From Wikipedia, the free encyclopedia
Jump to navigation Jump to search

External links modified[edit]

Hello fellow Wikipedians,

I have just modified one external link on XING. Please take a moment to review my edit. If you have any questions, or need the bot to ignore the links, or the page altogether, please visit this simple FaQ for additional information. I made the following changes:

When you have finished reviewing my changes, you may follow the instructions on the template below to fix any issues with the URLs.

As of February 2018, "External links modified" talk page sections are no longer generated or monitored by InternetArchiveBot. No special action is required regarding these talk page notices, other than regular verification using the archive tool instructions below. Editors have permission to delete the "External links modified" sections if they want, but see the RfC before doing mass systematic removals. This message is updated dynamically through the template {{sourcecheck}} (last update: 15 July 2018).

  • If you have discovered URLs which were erroneously considered dead by the bot, you can report them with this tool.
  • If you found an error with any archives or the URLs themselves, you can fix them with this tool.

Cheers.—InternetArchiveBot (Report bug) 19:34, 4 December 2017 (UTC)

Not properly updated in years[edit]

No significant updates to this page in years. Odd given that Xing is a fairly big deal, in Germany anyway. There is also a lot of corporate bull on it too, though it's hard to tell how much of that is just down to the language barrier/poor translation.

My suggested changes:

OPEN Business Club AG
Traded asO1BC.DE
IndustryRecruitment, social networking
FoundedNovember 1, 2003; 15 years ago (2003-11-01) in Hamburg, Germany
FounderLars Hinrichs
Key people
Thomas Vollmoeller (CEO)
Members16m (2019)
ParentHubert Burda Media

XING (named openBC/Open Business Club until November 2006) is a Hamburg-based career-oriented social networking site. The site is primarily focused on the German-speaking market, alongside XING Spain and XING S.à rl in Luxembourg.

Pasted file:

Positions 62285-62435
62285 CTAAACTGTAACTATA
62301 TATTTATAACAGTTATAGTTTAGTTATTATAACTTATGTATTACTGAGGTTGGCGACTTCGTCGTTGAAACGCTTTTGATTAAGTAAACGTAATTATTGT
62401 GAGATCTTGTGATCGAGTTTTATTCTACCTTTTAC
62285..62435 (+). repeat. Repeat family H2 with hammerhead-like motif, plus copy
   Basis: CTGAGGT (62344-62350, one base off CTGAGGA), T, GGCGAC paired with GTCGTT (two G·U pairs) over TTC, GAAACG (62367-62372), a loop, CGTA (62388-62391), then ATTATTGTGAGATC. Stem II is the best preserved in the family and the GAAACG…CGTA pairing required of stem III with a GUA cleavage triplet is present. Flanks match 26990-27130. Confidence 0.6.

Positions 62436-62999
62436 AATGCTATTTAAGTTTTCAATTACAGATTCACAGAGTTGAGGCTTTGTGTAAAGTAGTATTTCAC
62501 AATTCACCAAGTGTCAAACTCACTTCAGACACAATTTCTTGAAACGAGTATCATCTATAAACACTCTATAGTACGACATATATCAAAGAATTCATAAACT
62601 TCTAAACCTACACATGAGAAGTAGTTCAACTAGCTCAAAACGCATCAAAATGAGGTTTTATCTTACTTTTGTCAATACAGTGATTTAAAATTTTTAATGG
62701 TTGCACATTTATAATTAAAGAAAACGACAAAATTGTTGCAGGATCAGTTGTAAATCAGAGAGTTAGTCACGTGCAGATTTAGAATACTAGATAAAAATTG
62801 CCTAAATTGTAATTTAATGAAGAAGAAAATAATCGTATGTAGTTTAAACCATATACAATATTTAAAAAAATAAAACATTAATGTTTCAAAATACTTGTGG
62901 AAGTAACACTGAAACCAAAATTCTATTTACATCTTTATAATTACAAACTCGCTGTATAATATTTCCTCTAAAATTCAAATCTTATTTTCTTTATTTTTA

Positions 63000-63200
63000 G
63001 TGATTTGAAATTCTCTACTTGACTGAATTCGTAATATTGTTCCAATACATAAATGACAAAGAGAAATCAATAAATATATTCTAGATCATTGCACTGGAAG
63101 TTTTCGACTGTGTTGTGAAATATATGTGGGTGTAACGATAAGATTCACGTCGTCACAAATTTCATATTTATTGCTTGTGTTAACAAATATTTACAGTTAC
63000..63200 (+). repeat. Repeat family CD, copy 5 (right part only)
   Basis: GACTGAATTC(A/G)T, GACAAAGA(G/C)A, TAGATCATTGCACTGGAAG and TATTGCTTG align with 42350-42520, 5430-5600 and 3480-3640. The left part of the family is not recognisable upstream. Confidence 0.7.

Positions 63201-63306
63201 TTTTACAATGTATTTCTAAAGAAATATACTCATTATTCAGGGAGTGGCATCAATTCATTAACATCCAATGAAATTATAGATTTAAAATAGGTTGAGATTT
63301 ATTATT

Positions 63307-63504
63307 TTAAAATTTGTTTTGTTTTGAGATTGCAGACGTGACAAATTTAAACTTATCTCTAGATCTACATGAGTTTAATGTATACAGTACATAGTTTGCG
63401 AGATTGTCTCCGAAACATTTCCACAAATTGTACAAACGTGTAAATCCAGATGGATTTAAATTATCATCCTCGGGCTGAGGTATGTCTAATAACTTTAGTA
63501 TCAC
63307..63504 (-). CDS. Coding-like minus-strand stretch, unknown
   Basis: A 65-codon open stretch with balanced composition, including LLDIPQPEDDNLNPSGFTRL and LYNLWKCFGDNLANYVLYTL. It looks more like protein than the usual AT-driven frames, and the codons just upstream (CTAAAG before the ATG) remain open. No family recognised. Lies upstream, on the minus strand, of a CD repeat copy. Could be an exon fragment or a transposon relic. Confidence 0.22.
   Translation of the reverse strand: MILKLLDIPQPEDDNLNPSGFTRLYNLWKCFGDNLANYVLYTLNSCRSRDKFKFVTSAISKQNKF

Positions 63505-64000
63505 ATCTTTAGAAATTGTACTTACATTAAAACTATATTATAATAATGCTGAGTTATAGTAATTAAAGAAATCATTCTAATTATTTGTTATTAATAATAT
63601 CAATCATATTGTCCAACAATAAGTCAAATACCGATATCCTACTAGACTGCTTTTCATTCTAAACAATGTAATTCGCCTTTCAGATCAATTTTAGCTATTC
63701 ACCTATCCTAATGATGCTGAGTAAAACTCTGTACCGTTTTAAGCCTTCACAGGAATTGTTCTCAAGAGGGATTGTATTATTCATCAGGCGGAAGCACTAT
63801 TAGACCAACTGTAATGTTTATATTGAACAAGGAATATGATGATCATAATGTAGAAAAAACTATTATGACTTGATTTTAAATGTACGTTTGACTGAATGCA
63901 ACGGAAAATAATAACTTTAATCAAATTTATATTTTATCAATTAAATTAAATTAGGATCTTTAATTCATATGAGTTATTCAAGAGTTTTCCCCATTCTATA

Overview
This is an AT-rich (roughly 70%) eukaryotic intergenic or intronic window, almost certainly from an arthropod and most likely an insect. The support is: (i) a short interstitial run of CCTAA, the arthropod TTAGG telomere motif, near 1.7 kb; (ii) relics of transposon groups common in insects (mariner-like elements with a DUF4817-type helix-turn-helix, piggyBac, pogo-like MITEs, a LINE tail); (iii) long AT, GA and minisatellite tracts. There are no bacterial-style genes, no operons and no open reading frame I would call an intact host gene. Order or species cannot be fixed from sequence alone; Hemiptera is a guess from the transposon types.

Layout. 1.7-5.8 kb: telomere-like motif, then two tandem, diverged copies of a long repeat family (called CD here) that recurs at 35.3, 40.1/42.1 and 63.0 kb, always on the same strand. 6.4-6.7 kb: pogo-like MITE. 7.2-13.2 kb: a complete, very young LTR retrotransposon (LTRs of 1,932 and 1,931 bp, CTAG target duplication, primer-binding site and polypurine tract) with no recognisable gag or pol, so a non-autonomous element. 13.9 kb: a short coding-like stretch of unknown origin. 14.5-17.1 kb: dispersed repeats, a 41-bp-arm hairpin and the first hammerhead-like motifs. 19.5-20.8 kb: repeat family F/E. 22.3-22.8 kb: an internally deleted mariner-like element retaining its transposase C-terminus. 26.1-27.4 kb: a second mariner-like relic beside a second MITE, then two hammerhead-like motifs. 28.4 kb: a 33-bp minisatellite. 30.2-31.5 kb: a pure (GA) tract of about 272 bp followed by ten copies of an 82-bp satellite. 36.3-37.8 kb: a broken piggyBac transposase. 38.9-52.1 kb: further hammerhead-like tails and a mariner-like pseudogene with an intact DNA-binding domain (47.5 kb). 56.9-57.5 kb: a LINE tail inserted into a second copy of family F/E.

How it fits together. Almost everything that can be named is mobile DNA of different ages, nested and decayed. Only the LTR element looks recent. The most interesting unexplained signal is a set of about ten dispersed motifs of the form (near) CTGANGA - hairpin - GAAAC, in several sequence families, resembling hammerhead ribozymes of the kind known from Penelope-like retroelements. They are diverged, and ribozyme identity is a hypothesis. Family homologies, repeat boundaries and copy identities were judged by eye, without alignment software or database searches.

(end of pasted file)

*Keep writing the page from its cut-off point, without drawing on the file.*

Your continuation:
XING competes with the American platform LinkedIn and the European site Viadeo.[1][2]

Company history[edit]

OPEN Business Club AG was founded in August 2003 in Hamburg, Germany by Lars Hinrichs.[3][4] Its official debut was 1 November 2003. It was renamed XING in November 2006.

In its early years the site pursued a global strategy, but since 2012 XING has focused on the German-speaking market, as 76% of all XING page views come from Germany and 90% come from from the D-A-CH area.[5]

XING changed its legal status to become a Societas Europaea in September 2017.


Lars Hinrich led the company as CEO until 2009,[4] when he was succeeded by Stefan Groß-Selbeck.[6] Current CEO Thomas Vollmoeller has served since 2012.[7]

Number of users[edit]

As of April 2019, XING reported 16 million members, up from 10 million members in the D-A-CH area in March 2016, which at that time included 880,000 premium members.[8]

Ownership and acquisitions[edit]

In November 2009 Hubert Burda Media acquired 25.1% of XING, becoming its main shareholder.[9][10][11] In 2010 XING acquired online event management company Amiando, changing its name to XING EVENTS[12]. In 2012 Burda increased its shareholding to over 50%.[13] In 2013 XING acquired Austrian e-recruiting company Kununu.[14] In 2015 XING announced a cooperation project with eyeson,[15] a unified communications provider.[16] In 2017 XING acquired global expat network InterNations and Austrian recruitment company Prescreen.[17] In April 2019 XING paid €22 million for Honeypot, a Berlin-based IT job platform.[18]


XING became the first Web 2.0 company to go public in Europe,[19]debuting on 7 December 2006 at an issue price of 30 Euros per share.


The platform offers personal profiles, groups, discussion forums, event coordination and other social media features.